Executing the command
flameshot without parameters will launch a running
instance of the program in background without taking actions.
If your desktop environment provides tray area, a tray icon will also
appear in the tray for users to perform configuration and management.
Capture with GUI:
Capture with GUI with custom save path:
flameshot gui -p ~/myStuff/captures
Capture with GUI after 2 seconds delay (can be useful to take screenshots of mouse hover tooltips, etc.):
flameshot gui -d 2000
Fullscreen capture with custom save path (no GUI) and delayed:
flameshot full -p ~/myStuff/captures -d 5000
Fullscreen capture with custom save path copying to clipboard:
flameshot full -c -p ~/myStuff/captures
Capture the screen containing the mouse and print the image (bytes) in PNG format:
flameshot screen -r
Capture the screen number 1 and copy it to the clipboard:
flameshot screen -n 1 -c
In case of doubt choose the first or the second command as shortcut in your favorite desktop environment.
A systray icon will be in your system's panel while Flameshot is running. Do a right click on the tray icon and you'll see some menu items to open the configuration window and the information window. Check out the About window to see all available shortcuts in the graphical capture mode.
You can use the graphical menu to configure Flameshot, but alternatively you can use your terminal or scripts to do so.
Open the configuration menu:
Show the initial help message in the capture mode:
flameshot config --showhelp true
For more information about the available options use the help flag:
flameshot config -h
You can also edit some of the settings (like overriding the default colors) in the configuration file located at
These shortcuts are available in GUI mode:
|P||Set the Pencil as paint tool|
|D||Set the Line as paint tool|
|A||Set the Arrow as paint tool|
|S||Set Selection as paint tool|
|R||Set the Rectangle as paint tool|
|C||Set the Circle as paint tool|
|M||Set the Marker as paint tool|
|T||Add text to your capture|
|B||Set Pixalate as the paint tool|
|←, ↓, ↑, →||Move selection 1px|
|Shift + ←, ↓, ↑, →||Resize selection 1px|
|Ctrl + M||Move the selection area|
|Ctrl + C||Copy to clipboard|
|Ctrl + S||Save selection as a file|
|Ctrl + Z||Undo the last modification|
|Ctrl + Shift + Z||Redo the next modification|
|Ctrl + Q||Leave the capture screen|
|Ctrl + O||Choose an app to open the capture|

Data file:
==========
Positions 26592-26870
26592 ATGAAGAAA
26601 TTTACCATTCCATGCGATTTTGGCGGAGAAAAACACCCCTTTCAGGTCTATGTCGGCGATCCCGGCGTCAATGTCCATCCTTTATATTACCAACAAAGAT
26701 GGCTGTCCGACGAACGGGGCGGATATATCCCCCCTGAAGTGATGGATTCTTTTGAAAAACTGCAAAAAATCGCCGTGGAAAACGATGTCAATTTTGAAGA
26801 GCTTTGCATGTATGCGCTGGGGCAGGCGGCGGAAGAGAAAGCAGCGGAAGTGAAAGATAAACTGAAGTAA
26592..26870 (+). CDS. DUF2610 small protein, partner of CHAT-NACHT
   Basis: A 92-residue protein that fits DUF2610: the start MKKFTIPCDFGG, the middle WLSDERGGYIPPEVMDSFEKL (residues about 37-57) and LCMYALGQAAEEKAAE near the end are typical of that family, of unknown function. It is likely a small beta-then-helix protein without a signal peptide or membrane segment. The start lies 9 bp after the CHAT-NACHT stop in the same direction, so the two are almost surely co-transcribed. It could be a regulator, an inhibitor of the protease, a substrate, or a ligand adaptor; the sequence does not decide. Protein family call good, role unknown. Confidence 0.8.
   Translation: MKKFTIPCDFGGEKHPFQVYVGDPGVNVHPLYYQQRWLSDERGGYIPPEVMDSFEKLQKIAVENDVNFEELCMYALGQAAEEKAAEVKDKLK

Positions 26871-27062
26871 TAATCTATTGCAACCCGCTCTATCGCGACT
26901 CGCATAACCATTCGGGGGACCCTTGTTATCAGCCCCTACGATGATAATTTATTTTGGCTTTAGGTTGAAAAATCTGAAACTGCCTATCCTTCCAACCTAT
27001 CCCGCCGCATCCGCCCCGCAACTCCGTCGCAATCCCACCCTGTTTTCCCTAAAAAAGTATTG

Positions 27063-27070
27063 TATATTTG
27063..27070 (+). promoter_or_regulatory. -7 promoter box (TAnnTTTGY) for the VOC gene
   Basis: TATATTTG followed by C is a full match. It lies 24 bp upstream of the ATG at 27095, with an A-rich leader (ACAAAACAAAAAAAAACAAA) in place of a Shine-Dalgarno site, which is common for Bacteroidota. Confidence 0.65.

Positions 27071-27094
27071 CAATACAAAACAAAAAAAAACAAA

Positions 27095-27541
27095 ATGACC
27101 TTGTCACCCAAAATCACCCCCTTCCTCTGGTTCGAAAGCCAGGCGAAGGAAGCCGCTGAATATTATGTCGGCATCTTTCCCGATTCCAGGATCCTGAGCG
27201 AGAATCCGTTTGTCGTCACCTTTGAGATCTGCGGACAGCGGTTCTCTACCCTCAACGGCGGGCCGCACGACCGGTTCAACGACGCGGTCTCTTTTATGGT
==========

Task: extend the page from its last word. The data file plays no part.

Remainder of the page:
|Return||Upload the selection to Imgur|
|Spacebar||Toggle visibility of sidebar with options of the selected tool, color picker for the drawing color and history menu|
|Right Click||Show the color wheel|
|Mouse Wheel||Change the tool's thickness|
|Print screen||Capture Screen|
|Shift + Print||Screenshot History|
Shift + drag a handler of the selection area: mirror redimension in the opposite handler.
Flameshot uses Print screen (Windows) and cmd-option-shift-4 (macOS) as default global hotkeys.
On Linux, Flameshot doesn't yet support Pr Scr out of the box, but with a bit of configuration you can set this up:
To make configuration easier, there's a file in the repository that more or less automates this process. This file will assign the following keys to the following actions by default:
|Prt Sc||Start the Flameshot screenshot tool and take a screenshot|
|Ctrl + Prt Sc||Wait for 3 seconds, then start the Flameshot screenshot tool and take a screenshot|
|Shift + Prt Sc||Take a full-screen (all monitors) screenshot and save it|
|Ctrl + Shift + Prt Sc||Take a full-screen (all monitors) screenshot and copy it to the clipboard|
If you don't like the defaults, you can change them manually later.
Steps for using the configuration:
The configuration file configures shortcuts so that Flameshot automatically saves (without opening the save dialog) screenshots to
~/Pictures/Screenshots folder. Make sure you have that folder by running the following command:
mkdir -p ~/Pictures/Screenshots
(If you don't like the default location, you can skip this step and configure your preferred directory later.)
Download the configuration file:
cd ~/Desktop wget https://raw.githubusercontent.com/flameshot-org/flameshot/master/docs/shortcuts-config/flameshot-shortcuts-kde
Go to System Settings → Shortcuts → Custom Shortcuts.
If there's one, you'll need to disable an entry for Spectacle, the default KDE screenshot utility first because its shortcuts might collide with Flameshot's ones; so, just uncheck the Spectacle entry.
Click Edit → Import..., navigate to the Desktop folder (or wherever you saved the configuration file) and open the configuration file.
Now the Flameshot entry should appear in the list. Click Apply to apply the changes.
If you want to change the defaults, you can expand the entry, select the appropriate action and modify it as you wish; the process is pretty self-explanatory.
To use Flameshot instead of the default screenshot application in Ubuntu we need to remove the binding on Prt Sc key, and then create a new binding for
/usr/bin/flameshot gui (adaptated from Pavel's answer on AskUbuntu).
gsettings set org.gnome.settings-daemon.plugins.media-keys screenshot ''